SJYALit: Social Justice Reading in Schools, a guest post by Alex B.
I have had many great experiences in graduate school for Library and Information science, but one of them has been the discussion on personality traits of people who work in libraries versus museums versus archives; coming from a background in education, I consider schools as well. Personality trait is maybe the wrong phrase, but I am talking about trends such as how outspoken on values and beliefs people are; in my 6th grade classroom, we watched Sara Bareilles’ music video for the song “Brave,” so that is one consideration, as are words like reticent, shy, political, or strong. Do you share your opinions with others? Do you have a disclaimer on them? Do you work to promote values and support the rights you believe in? I am still working on it, and considering qualifiers like when, how, how much, etc.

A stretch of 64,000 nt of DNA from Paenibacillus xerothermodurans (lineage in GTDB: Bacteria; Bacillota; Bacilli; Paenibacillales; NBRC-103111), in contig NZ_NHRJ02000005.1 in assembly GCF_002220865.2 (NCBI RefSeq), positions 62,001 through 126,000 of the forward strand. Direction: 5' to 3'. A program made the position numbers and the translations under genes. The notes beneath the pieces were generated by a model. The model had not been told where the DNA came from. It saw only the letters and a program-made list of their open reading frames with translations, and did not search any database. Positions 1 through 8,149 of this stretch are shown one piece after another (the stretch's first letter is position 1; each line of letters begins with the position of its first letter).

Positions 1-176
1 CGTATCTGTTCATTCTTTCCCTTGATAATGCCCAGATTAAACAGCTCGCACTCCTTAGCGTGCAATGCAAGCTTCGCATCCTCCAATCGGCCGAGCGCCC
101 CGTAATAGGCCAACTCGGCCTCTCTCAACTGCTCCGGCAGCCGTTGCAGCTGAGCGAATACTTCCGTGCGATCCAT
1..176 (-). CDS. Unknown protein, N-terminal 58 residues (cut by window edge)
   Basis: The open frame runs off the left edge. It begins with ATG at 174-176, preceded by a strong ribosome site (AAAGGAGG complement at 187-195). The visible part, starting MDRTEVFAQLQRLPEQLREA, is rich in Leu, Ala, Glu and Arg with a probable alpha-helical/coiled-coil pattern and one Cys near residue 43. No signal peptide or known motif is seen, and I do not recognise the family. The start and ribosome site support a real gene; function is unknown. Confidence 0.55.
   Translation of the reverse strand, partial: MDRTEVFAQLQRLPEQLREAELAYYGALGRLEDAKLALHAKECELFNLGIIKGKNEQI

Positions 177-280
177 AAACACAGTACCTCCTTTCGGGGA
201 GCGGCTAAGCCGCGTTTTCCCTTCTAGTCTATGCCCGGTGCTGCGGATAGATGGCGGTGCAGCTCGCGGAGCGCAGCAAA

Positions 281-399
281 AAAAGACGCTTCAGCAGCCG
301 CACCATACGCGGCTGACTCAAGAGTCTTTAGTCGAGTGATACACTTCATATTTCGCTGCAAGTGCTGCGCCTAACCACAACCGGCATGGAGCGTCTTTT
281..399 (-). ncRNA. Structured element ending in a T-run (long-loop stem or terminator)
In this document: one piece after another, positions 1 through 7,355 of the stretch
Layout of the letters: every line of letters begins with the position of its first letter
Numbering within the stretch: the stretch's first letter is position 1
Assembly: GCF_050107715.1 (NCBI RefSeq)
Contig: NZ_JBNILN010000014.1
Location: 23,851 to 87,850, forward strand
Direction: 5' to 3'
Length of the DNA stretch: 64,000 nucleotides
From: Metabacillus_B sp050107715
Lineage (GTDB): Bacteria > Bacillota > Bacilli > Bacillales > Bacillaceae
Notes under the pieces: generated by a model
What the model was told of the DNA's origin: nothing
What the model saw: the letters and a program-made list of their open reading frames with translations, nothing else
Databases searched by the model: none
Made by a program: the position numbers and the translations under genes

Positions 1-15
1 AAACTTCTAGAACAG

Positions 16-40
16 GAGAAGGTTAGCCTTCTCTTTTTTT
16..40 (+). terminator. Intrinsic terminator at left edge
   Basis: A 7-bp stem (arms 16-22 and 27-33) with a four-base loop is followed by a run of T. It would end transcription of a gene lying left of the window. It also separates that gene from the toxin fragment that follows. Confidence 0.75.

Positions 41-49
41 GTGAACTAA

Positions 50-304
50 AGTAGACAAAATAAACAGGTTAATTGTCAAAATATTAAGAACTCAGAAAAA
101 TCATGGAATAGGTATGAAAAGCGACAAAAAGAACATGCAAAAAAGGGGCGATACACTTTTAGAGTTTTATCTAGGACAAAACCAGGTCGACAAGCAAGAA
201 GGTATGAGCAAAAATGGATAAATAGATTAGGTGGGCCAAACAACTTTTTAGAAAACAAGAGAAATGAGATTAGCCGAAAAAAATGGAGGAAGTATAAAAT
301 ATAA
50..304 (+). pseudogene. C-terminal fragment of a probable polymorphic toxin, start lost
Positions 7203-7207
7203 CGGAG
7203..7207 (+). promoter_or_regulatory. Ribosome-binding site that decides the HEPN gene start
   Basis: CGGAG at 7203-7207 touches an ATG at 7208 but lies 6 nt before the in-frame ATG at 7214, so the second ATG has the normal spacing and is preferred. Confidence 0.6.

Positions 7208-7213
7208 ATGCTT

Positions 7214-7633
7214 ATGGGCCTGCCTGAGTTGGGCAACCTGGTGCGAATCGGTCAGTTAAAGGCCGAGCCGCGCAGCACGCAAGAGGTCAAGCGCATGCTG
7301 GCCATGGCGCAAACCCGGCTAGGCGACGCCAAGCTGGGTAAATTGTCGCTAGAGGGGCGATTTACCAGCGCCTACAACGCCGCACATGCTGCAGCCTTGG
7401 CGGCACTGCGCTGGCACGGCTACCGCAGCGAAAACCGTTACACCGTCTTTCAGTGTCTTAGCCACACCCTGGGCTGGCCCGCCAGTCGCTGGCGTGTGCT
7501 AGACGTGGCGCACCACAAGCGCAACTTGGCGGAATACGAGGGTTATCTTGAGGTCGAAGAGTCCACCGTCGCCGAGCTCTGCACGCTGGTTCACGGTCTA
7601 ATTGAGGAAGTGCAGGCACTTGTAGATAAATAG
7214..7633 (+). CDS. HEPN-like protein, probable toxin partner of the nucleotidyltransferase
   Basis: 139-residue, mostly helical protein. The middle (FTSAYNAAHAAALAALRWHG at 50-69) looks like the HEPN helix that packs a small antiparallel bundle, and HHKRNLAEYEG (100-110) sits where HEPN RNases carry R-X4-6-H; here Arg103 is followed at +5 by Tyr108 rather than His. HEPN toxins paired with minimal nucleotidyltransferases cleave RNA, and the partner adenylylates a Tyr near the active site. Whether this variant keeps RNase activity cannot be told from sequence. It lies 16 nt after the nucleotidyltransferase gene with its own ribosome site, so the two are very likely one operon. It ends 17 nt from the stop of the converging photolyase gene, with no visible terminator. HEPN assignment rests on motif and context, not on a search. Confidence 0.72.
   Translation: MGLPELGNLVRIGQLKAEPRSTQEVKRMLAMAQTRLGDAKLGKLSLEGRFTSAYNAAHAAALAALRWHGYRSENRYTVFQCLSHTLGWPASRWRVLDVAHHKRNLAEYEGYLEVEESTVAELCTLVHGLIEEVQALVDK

While watching the show When We Rise recently, I saw a portrayal of Tom Ammiano, one person I researched and mentioned in a past post (https://www.teenlibrariantoolbox.com/2017/01/sjyalit-how-does-real-life-and-research-fit-with-lgbt-young-adult-lit-a-guest-post-by-alex-b/). I also heard Harvey Milk’s catchphrase again, “come out.” Yet, I was not out as a middle school teacher. I was unsure how to respond to student questions and anxious about possible conflict, and my cooperating teacher during student teaching had told me (not knowing I was gay) that she would never recommend that LGBT people go into education and definitely not come out if so.
My experience in the 6th grade classroom